Example of the alkylamine in the alkylamine/ethylene oxide adducts is lauryl amine. Examples of the amide of fatty acid in the ethylene oxide adducts thereof is oleic amide.

Example of the polypropylene glycol in the ethylene oxide adducts thereof is a polypropylene glycole havine a molecular weight from 1,000 to 2,500. The polypropylene glycol in the ethylene oxide adduct can function as a hydrophobic group.

The polyethylene glycol derivative can be a compound having one of the formula (V-2) to (V-6): ##STR15## in which Ar is benzene ring or naphthalene ring; each of R52, R53 and R54 individually is a monovalent substituent group of the Ar selected from the group consisting of hydrogen, a halogen atom, carboxyl, an acyl group, an alkoxycarbonyl group, an alkyl group, a substituted alkyl group, an alkoxy group and phenyl; and n is an integer of 2 to 100; ##STR16## in which R55 is an alkyl group containing 1-22 carbon atoms or a substituted alkyl group containing 1-22 carbon atoms (the substituent group preferably is a halogen atom); and n is an integer of 2 to 100; ##STR17## in which R56 is an alkyl group containing 1-22 carbon atoms or a substituted alkyl group containing 1-22 carbon atoms (the substituent group preferably is a halogen atom); R57 is a monovalent group selected from the group consisting of an alkyl group containing 1-22 carbon atoms, a substituted alkyl group containing 1-22 carbon atoms (the substituent group preferably is a halogen atom), phenyl, an alkylphenyl group and --(CH2 CH2 O)m H (m is an integer of 2 to 100); and n is an integer of 2 to 100;

R58 --O--CH2 CH2 O)n H                 (V-5)

in which R58 is an alkyl group containing 1-22 carbon atoms or a substituted alkyl group containing 1-22 carbon atoms (the substitutent group preferably is a halogen atom); and n is an integer of 2 to 100; ##STR18## in which R59 is an alkyl group containing 1-22 carbon atoms or a substituted alkyl group containing 1-22 carbon atoms (the substituent group preferably is a halogen atom); R60 is a monovalent group selected from the group consisting of an alkyl group containing 1-22 carbon atoms, a substituted alkyl group containing 1-22 carbon atoms (the substituent group preferably is a halogen atom), phenyl, an alkylphenyl group and --CH2 CH2 O)m H (m is an integer of 2 to 100); and n is an integer of 2 to 100.

Examples of the polyethylene glycol and its derivative having one of the formulas (V-1) to (V-6) are described hereinafter. ##STR19## Further, the branched polyethylene oxide compounds (e.g., polypropylene oxide) can be also used.

The additive compound selected from the group consisting of a 5- or 6-membered nitrogen containing heterocyclic compound, thioura, a thiourea derivative, a thioether compound, polyethylene glycol and a polyethylene glycol derivative can be used singly or in combination of two or more compounds. A combination of a 5- or 6-membered nitrogen containing heterocyclic compound and a thioether compound is preferably used in the invention.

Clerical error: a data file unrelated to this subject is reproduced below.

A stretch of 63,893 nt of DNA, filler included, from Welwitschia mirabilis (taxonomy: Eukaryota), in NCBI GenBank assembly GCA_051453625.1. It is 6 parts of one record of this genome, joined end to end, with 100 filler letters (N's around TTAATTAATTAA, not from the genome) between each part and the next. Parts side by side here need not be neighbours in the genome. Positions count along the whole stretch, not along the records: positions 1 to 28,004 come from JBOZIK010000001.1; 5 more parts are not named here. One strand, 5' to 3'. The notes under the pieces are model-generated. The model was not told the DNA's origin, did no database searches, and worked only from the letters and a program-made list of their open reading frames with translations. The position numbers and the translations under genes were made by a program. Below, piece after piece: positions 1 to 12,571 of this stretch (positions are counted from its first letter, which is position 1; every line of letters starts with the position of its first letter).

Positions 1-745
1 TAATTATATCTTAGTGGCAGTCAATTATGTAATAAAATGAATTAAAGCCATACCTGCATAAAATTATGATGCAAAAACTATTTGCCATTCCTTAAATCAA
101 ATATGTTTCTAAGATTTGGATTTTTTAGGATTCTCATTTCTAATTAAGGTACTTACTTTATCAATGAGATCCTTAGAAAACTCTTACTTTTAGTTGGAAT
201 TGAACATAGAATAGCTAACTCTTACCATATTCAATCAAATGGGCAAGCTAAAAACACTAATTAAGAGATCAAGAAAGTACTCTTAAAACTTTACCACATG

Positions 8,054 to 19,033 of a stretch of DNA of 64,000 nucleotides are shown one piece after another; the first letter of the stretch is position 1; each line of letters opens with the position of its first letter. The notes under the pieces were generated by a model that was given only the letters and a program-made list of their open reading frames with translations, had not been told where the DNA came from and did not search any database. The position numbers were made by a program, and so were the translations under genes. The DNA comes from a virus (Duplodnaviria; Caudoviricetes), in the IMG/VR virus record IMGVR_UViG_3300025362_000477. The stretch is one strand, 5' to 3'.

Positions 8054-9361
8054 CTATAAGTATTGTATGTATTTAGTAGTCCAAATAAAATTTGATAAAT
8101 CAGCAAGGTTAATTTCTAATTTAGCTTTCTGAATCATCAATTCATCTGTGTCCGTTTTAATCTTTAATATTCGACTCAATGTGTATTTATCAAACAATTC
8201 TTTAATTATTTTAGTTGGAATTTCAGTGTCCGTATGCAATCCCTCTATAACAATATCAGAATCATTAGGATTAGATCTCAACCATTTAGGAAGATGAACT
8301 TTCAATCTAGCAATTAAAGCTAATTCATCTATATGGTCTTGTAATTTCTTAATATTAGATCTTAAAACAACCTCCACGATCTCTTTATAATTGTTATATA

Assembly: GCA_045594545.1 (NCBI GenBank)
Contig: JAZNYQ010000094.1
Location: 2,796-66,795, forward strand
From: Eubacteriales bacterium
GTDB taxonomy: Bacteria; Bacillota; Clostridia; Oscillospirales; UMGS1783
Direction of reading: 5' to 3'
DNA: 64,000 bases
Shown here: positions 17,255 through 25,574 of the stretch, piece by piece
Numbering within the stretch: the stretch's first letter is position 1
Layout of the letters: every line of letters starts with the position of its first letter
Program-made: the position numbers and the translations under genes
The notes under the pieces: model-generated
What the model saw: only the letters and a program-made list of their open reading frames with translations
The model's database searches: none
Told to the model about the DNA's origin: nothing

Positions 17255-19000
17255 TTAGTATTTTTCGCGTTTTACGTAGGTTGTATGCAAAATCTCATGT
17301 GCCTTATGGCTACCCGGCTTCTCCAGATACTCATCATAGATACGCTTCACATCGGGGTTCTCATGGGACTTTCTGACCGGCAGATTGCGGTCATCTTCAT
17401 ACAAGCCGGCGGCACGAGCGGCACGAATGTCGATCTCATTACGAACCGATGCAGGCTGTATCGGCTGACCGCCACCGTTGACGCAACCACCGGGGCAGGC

In the case that the 5- or 6-membered nitrogen containing heterocyclic compound (execept the cyclic amide compound) or the thiourea derivative is used as the additive compound, the amount of the additive compound in the light-sensitive layer preferably ranges from 0.0001 to 1,000 mole % based on the total silver content (contained in silver salt and an organic silver salt which is one of optional components), and more preferably ranges from 0.001 to 100 mole %.

In the case that the cyclic amide compound is used as the additive compound, the cyclic amide compound is preferably used in amount of from 0.01 to 50 weight % based on the silver content of the silver halide, and more preferably from 0.1 to 10 weight %.

In the case that the thioether compound is used as the additive compound, the amount of the thioether in the light-sensitive layer preferably ranges from 0.1 to 100 mole % based on the total silver content, more preferably ranges from 0.05 mole %, and most preferably ranges from 0.1 to 20 mole %.

In the case that the polyethylene glycol or its derivative is used as the additive compound, the polyethylene glycol derivative is preferably used in amount of from 0.001 to 50 weight % based on the amount of the polymerizable compound, and more preferably from 0.01 to 10 weight %.

The silver halide, the reducing agent, the polymerizable compound and the support which constitute the light-sensitive material of the invention are described below. Thus composed material is referred hereinafter to as "light-sensitive material".

There is no specific limitation with respect to silver halide contained in the light-sensitive layer of the light-sensitive material.

Examples of the silver halides include as silver chloride, silver bromide, silver iodide, silver chlorobromide, silver chloroiodide, silver iodobromide, and silver chloroiodobromide in the form of grains.